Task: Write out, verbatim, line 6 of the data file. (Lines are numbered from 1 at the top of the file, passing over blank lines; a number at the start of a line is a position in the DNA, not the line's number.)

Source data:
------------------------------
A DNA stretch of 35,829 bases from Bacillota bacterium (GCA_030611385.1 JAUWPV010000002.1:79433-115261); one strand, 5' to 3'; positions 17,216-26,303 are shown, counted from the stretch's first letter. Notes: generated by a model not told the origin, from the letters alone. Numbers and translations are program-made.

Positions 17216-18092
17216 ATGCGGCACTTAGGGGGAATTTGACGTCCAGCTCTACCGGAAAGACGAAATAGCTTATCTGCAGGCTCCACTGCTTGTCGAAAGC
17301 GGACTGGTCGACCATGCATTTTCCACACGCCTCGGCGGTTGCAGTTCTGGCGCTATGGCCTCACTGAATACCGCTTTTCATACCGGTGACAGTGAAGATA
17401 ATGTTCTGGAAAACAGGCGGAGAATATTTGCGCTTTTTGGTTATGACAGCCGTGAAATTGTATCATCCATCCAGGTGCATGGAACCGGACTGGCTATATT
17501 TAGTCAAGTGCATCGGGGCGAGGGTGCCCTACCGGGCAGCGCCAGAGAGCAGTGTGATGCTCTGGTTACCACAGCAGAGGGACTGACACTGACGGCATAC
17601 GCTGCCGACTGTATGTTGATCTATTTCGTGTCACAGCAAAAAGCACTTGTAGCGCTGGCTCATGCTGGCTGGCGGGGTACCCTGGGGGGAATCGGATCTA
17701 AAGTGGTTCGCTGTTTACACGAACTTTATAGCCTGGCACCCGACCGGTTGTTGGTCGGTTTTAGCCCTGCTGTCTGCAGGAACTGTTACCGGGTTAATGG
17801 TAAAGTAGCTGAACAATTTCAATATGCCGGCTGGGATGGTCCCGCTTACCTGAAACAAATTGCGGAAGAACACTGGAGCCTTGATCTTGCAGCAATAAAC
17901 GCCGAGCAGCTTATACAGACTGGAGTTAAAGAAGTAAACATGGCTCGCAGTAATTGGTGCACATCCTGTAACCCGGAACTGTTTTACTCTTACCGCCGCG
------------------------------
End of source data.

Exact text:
17501 TAGTCAAGTGCATCGGGGCGAGGGTGCCCTACCGGGCAGCGCCAGAGAGCAGTGTGATGCTCTGGTTACCACAGCAGAGGGACTGACACTGACGGCATAC